This judgment is an enforcement of 'moral responsibility' based upon the common view of the origins of 'moral responsibility' in the capacity of humankind to control their own actions, at least to some degree. However, Harris and many others have devised arguments they are convinced make the idea of holding people responsible for their acts makes sense even if it turns out they have no control over their actions, that is, there is no free will or, alternatively, free will is not a relevant consideration.[19][13][34]

Generally, it is also held by those with this 'no free will' view that a consequence of having no control or only limited control makes a retributive or punitive dealing with transgressions inappropriate.[35] For example, one might be incarcerated to protect society from your dangerous proclivities, but not as punishment either because, after all, you really could not have chosen to do otherwise, or because punishment is ineffective.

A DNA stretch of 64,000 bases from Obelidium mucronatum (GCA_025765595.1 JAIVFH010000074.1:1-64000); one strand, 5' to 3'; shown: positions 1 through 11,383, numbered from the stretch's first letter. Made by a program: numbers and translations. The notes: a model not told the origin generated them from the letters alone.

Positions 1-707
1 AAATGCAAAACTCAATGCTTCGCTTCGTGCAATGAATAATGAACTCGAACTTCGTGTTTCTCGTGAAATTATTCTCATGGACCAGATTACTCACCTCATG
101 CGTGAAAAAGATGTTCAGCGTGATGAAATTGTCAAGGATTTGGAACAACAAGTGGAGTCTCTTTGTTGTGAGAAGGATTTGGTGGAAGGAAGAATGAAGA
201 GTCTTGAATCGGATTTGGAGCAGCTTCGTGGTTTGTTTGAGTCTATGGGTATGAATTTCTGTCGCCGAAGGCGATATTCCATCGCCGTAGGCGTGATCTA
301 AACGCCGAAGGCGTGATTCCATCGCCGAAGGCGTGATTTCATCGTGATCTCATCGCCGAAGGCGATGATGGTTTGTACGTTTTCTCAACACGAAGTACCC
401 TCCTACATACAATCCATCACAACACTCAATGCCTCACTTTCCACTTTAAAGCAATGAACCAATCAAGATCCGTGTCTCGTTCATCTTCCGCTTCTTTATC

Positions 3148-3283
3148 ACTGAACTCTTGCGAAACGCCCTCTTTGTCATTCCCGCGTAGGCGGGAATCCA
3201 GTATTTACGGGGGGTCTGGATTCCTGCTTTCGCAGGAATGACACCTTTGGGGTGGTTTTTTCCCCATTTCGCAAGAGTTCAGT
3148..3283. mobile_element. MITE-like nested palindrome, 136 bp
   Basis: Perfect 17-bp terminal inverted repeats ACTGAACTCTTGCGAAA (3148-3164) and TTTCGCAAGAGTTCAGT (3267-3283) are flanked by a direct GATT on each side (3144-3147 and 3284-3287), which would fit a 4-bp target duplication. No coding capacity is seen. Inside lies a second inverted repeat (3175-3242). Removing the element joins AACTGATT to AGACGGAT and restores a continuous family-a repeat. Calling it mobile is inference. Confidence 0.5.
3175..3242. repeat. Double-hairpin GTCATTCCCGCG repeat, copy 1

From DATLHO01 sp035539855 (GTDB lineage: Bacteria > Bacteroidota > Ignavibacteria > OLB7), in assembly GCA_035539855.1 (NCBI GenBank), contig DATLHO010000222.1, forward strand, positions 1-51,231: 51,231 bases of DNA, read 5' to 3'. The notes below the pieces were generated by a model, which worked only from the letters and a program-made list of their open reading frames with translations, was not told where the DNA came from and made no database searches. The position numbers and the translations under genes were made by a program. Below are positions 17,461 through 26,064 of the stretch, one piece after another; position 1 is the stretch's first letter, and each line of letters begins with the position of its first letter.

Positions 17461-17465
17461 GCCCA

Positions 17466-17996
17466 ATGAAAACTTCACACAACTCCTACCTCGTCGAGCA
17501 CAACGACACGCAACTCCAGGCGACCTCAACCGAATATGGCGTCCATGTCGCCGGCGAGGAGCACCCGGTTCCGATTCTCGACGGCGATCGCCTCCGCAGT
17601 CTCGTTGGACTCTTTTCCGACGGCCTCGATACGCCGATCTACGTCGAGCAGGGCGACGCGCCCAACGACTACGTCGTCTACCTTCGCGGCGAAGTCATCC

A more confusing claim also is made that rehabilitation of transgressors might be possible.[35][36][37] Although one can well understand from within this 'no free will' viewpoint that some 'reprogramming' of individuals could be successful by conditioning the subject's environment to produce the appropriate predetermined result, it is not clear how a decision to introduce such programs could be divorced from the ability of someone or some group to make the decision to implement such a plan, which is a choice that seems to contradict a claim that no autonomy of humankind is possible. Any attempt to push this implementation further up some decision tree seems to avoid a requirement for autonomy only at the expense of an infinite regress.

Harris suggests "judgements of responsibility depend upon the overall complexion of one's mind"..."Degrees of guilt can still be judged by reference to the facts of a case: the personality of the accused, his prior offenses, his patterns of association with others ....If a person's actions seem to have been entirely out of character this might influence our view..."

That is, one is held responsible for one's character.[38] Is this to place decisions in various categories, in the manner described by David Hume? Hume adopts the view that moral judgments are determined by character, which can decide an individual's actions:[39]